She instead threw her support behind reinvesting funding sources into building a new psychiatric hospital or mental health facility instead of a new jail — a call echoed by many of the same coalitions, social justice organizations and residents who spoke during public comment who ironically also supported the vote of no confidence.

“If you don’t address the real problem here of mental health, we do need a new jail, but enough is enough,” Smith said. “The estimate for a new jail is a staggering amount of $390 million for 535 beds. Do not build a jail.”

Smith said the $390 million could instead build 960 beds in a psychiatric hospital that the county desperately needs.

The call was a stark contrast to Smith’s support for a new jail two weeks ago at a news conference she held after San Jose Mayor Sam Liccardo called for her resignation.

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Despite the shift, Simitian called Smith’s calls to address the mental health crisis in the county to be disingenuous.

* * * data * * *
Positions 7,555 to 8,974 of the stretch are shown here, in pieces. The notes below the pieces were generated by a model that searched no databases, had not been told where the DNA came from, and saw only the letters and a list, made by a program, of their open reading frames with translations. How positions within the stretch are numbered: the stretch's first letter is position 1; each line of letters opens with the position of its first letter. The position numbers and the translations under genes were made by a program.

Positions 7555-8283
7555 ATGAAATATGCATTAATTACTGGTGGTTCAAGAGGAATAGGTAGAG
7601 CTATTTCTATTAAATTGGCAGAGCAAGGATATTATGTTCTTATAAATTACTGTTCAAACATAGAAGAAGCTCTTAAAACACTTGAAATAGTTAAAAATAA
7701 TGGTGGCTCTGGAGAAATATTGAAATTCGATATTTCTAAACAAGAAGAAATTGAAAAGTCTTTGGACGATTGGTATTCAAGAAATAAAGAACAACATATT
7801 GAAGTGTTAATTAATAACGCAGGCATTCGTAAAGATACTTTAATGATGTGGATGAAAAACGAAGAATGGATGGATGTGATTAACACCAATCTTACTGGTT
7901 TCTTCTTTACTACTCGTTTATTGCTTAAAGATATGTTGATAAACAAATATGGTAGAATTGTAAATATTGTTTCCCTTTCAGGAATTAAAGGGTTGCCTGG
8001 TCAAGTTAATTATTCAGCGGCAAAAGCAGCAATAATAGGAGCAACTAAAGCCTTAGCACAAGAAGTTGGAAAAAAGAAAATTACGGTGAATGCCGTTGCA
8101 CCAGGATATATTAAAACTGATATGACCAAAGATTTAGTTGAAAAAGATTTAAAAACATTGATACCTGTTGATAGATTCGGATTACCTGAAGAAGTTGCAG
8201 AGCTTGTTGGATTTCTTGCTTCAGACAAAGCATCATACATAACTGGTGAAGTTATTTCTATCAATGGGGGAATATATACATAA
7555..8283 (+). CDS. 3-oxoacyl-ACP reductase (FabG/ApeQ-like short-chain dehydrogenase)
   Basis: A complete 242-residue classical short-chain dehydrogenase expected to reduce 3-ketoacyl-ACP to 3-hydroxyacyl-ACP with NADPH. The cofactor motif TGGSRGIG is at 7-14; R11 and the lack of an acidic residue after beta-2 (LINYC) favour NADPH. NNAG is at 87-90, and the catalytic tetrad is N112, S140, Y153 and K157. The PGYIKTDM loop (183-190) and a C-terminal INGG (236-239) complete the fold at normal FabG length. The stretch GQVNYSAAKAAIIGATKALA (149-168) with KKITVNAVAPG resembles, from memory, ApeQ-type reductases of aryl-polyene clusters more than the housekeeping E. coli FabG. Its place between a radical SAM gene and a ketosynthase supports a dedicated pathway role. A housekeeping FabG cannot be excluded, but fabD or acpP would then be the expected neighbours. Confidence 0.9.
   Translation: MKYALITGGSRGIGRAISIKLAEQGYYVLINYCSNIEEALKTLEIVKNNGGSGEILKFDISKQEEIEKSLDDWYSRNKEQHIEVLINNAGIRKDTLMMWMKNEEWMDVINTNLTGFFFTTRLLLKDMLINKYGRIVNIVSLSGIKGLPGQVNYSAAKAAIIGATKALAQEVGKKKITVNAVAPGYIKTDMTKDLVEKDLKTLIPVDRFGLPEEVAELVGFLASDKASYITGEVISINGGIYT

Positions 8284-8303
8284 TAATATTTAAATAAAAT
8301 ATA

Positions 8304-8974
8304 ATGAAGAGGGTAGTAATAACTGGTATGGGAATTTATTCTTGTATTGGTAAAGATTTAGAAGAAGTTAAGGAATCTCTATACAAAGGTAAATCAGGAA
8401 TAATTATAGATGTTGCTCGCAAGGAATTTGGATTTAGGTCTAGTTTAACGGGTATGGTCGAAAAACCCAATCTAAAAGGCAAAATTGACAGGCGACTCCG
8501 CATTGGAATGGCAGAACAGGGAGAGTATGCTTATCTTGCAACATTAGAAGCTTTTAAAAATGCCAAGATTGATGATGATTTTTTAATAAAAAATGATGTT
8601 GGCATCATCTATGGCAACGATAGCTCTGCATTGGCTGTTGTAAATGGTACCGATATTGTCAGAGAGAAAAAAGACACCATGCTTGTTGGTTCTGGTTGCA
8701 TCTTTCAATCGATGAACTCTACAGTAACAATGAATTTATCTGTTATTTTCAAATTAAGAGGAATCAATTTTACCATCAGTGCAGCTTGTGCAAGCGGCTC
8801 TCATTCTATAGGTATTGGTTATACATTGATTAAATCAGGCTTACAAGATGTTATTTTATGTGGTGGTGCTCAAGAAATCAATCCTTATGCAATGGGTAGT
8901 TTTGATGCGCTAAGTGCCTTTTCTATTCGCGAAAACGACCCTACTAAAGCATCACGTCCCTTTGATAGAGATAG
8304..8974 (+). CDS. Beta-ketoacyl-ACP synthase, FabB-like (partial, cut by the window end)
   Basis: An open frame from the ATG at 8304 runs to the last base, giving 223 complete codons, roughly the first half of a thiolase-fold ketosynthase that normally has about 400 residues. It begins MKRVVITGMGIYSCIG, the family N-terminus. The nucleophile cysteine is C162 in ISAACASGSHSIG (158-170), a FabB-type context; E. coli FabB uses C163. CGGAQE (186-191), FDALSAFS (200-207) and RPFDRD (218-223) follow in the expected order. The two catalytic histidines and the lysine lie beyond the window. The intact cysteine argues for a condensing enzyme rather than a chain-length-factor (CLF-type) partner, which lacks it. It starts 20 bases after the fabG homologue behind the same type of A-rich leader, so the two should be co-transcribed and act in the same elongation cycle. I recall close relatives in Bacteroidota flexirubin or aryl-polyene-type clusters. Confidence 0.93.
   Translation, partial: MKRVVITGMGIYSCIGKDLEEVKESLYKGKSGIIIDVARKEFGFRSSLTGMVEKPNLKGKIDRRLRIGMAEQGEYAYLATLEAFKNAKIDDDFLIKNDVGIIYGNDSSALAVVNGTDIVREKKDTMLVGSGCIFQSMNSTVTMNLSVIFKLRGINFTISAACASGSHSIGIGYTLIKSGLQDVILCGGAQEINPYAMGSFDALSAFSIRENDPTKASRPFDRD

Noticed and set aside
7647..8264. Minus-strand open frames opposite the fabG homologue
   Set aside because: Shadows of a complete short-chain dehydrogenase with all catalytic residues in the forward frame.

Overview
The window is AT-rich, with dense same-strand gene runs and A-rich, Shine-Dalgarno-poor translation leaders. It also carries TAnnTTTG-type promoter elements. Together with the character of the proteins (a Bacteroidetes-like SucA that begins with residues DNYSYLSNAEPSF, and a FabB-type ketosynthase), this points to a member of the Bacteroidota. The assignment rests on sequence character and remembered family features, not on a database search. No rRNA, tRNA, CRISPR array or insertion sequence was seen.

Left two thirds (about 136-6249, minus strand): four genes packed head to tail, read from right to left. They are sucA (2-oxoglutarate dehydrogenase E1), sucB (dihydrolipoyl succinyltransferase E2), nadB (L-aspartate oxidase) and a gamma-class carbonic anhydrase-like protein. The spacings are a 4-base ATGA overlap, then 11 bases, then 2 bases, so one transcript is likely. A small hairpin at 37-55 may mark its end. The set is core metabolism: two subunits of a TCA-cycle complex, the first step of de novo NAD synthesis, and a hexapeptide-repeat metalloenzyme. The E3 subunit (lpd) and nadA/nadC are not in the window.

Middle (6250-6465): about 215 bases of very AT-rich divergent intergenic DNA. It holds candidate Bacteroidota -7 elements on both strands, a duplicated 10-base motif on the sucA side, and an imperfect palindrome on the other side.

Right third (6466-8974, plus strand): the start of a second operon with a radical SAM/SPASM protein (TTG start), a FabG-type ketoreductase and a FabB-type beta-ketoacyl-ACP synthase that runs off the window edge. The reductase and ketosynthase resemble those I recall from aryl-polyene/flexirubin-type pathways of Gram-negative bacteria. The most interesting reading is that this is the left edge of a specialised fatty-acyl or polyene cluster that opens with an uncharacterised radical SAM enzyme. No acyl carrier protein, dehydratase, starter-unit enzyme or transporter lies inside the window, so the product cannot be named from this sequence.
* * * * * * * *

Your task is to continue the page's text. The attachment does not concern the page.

“I am disappointed and frankly somewhat offended by the fact that folks with such great need would be used in a way to conflate and confuse the issue … in an effort to divert and deflect and deny responsibility,” Simitian said.

He continued that while Smith’s read on mental health services, or lack thereof, is correct, it is not an excuse for the case of mentally ill resident Michael Tyree, who was beaten to death by three officers while in county custody, “and that our county taxpayers were obliged to approve a $3.6 million settlement, presumably because there was negligence and liability on the part of the institution.”

Simitian also pointed to a couple of scandals the sheriff is allegedly involved in, including pay-to-play allegations that gun permits were provided to those who contributed to her campaign, and a scheme to evade the provisions of the Political Reform Act involving tickets at the Shark Tank at the SAP Center.

“It is not a mental health issue that a member of the sheriff’s own department testified under oath at a criminal grand jury hearing of (the Shark Tank) scheme,” Simitian said. “It is not a mental health issue that three people have already pled guilty to participating in a contributions-for-gun-permit scheme, as is documented in the resolution.”

And Smith’s “repeated and widespread refusal” to participate and testify during investigations of the scandal is also not a reflection of systemic issues, Simitian said.

Part of the no confidence vote also outlines a retirement and succession plan for Smith — a last minute addition by Supervisor Otto Lee that was opposed by Smith.